Whether you’re viewing the event at a bar, at a tailgating party or in person, you’re probably also drinking while you do it. Alcohol consumption skyrockets on Super Bowl Sunday—making it one of the drunkest days of the year.

Falling correctly can help prevent injury

In a previous post, we discussed the added risks of being involved in a slip-and-fall accident in late adulthood. Compared to younger people, older adults have more brittle bones--making them more likely to suffer a break in the event of a fall. In addition, older adults who takes a tumble also have a higher probability of suffering traumatic brain injury.

While this may sound a bit scary, it doesn't have to be. In fact, most serious fall-related injuries can be prevented. You just have to know the right way to fall.

3 not-so-obvious car accident injuries

Many people believe they do not need medical care after being involved in a a car accident. It is very common for injuries to occur that are not immediately noticeable. Some car-crash victims suffer obvious, life-threatening trauma, but even serious injuries can go unnoticed immediately after an accident. 

It is crucial for you to receive medical attention after a crash of any severity. Untreated car accident injuries can result in death or the need for long-term or lifelong medical care. Non-obvious trauma can show up in the hours and days after a motor vehicle collision. Here are a few symptoms of delayed injuries in car accidents. 

Is your teen asleep at the wheel?

Are the following questions true, or are they false?

  1. Your teen needs around 9 to 9.5 hours of sleep each night.
  2. Your teens' electronic devices emit blue light that can disrupt sleeping patterns.
  3. Your teens' school and household responsibilities can negatively impact their sleep.
  4. Your teens should not get up early seven days a week. 

If you answered true, congratulations: You scored an A+. You are a savvy parent who understands some of the challenges faced by American teens when it comes to being properly rested. The reality is that many teens are chronically sleep deprived. This ties into another statement that is sadly true:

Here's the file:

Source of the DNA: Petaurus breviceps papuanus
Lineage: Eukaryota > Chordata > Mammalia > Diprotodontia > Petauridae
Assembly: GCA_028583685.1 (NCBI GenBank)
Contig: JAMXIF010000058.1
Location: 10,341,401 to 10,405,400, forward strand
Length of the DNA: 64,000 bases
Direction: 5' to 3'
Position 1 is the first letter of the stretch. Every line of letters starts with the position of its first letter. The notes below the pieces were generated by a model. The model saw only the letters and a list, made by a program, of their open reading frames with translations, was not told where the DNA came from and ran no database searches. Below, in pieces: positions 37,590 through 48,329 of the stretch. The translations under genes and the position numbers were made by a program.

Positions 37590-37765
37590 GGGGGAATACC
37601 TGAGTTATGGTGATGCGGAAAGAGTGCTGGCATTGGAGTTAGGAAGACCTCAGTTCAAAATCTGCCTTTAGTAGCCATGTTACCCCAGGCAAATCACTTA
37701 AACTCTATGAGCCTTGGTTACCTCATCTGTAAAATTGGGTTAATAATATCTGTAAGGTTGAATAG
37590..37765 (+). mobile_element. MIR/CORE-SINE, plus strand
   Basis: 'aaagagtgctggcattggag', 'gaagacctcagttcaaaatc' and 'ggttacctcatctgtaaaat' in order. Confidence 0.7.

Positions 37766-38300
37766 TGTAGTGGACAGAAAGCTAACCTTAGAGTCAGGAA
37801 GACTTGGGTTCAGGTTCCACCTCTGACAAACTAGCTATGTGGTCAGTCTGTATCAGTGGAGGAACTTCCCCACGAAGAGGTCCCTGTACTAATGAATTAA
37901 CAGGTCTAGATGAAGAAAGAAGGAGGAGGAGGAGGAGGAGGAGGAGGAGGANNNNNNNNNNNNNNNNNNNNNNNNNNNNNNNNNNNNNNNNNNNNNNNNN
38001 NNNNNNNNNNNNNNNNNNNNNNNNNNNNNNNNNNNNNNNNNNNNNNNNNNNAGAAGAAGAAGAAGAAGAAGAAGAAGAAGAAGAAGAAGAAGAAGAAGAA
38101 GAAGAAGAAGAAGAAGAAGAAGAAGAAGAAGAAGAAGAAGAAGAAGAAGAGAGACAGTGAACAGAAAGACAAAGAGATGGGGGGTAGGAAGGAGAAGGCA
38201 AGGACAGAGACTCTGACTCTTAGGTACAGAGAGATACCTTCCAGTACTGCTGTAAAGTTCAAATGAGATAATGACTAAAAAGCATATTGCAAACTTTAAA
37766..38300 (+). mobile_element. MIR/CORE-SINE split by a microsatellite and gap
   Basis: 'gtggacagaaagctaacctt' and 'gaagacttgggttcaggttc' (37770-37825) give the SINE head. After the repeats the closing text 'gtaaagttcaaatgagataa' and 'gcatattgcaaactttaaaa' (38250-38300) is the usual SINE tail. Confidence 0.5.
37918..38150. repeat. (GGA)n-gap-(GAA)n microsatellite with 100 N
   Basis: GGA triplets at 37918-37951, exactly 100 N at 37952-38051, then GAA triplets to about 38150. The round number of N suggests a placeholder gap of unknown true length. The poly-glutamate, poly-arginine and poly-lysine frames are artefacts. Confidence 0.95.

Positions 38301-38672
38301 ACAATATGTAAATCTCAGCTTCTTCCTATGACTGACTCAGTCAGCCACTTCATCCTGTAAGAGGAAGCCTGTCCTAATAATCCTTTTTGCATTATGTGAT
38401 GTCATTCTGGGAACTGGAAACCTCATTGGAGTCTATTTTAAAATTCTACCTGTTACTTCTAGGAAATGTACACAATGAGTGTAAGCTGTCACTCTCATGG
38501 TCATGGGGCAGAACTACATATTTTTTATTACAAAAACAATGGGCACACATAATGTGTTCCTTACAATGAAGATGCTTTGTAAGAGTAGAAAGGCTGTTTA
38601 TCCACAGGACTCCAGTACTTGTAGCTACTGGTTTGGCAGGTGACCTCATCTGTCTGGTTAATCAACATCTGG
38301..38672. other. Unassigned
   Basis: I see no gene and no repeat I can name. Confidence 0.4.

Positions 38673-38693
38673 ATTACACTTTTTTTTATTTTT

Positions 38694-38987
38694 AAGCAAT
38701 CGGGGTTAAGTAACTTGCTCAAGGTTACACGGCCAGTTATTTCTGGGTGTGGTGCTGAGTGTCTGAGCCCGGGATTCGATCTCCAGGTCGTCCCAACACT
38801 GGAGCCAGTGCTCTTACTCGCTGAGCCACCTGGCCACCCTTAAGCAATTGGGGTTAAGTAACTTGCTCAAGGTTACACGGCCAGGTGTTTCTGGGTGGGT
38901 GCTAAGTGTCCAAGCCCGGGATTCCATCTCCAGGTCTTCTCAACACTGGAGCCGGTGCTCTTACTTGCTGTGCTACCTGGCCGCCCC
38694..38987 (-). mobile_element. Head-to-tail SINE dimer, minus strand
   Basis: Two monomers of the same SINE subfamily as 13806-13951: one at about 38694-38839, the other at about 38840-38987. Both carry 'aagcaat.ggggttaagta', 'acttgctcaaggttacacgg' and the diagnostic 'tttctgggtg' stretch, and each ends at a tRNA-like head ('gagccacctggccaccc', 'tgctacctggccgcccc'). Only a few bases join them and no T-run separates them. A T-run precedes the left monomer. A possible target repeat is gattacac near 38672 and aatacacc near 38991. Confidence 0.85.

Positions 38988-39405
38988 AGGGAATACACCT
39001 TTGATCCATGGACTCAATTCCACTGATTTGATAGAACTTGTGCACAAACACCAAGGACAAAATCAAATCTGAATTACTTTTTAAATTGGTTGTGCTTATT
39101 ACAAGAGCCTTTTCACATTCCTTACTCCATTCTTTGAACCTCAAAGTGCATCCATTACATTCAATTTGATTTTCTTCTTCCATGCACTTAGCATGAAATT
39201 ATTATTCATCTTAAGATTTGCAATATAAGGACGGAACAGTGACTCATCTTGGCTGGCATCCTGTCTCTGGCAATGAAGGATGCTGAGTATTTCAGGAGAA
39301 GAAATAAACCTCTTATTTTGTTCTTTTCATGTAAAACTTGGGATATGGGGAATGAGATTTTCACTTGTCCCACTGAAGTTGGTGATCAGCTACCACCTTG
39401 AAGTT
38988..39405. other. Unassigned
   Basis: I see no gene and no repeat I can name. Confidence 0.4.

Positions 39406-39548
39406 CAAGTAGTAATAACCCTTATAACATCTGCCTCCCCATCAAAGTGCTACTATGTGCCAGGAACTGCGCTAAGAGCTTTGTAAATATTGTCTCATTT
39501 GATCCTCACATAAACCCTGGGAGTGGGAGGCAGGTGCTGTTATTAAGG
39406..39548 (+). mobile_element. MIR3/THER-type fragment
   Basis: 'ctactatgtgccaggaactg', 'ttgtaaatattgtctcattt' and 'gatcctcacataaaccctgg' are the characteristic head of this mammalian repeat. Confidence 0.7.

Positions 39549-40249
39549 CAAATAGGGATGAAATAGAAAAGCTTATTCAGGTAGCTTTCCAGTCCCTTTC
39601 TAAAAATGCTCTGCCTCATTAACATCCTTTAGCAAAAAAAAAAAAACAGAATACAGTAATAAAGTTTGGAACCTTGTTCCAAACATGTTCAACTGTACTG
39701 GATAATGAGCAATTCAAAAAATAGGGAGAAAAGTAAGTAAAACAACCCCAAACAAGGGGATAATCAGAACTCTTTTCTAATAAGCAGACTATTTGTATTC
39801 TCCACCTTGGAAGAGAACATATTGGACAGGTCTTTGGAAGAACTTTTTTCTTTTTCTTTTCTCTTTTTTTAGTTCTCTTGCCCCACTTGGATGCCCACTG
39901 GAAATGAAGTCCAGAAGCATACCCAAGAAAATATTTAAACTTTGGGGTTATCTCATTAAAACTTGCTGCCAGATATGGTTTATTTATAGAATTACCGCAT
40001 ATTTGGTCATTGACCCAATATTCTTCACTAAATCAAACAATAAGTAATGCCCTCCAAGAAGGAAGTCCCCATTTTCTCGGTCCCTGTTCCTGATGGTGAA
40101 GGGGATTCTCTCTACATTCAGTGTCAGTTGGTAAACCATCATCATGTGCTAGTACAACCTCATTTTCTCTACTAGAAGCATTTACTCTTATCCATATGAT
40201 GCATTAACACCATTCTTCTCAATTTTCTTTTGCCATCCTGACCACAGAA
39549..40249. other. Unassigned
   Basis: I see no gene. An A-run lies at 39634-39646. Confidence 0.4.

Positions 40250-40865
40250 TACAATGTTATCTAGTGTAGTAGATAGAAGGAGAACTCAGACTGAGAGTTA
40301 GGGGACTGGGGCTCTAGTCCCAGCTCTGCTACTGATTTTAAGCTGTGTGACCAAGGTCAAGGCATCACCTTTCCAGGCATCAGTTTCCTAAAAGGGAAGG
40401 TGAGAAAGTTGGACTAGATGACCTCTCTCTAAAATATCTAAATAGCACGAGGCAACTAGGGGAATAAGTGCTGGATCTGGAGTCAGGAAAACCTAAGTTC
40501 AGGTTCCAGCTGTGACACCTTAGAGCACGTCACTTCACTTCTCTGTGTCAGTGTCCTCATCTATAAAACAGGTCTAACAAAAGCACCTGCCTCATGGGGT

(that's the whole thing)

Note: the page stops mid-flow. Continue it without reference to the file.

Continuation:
How the government shutdown can reduce community safety

The partial government shutdown has been going on for nearly a month—the longest shutdown in U.S. history. More than 800,000 federal employees have been furloughed or are being forced to work without pay. But this crisis also has a ripple effect, which impacts not just these workers—but society as a whole.

There are many government services that—when abruptly halted—affect the average Joe. The shutdown may prevent you from buying a house or verifying the eligibility of your employees. But on a much broader level, the shutdown makes us less safe overall.

Florida may make its distracted driving laws stricter

Since the advent of cell phones, we—as a society—are more distracted than ever. We stare at our phones when we’re at the gym, waiting in line at the grocery store or walking the dog. And even though, psychologically, we know it’s unsafe, most of us even do it when we’re behind the wheel.

Local laws to combat cell phone-related driving distraction—particularly texting while driving—vary considerably from state to state. Florida’s laws on the matter have been relatively lenient. But that could all change this year.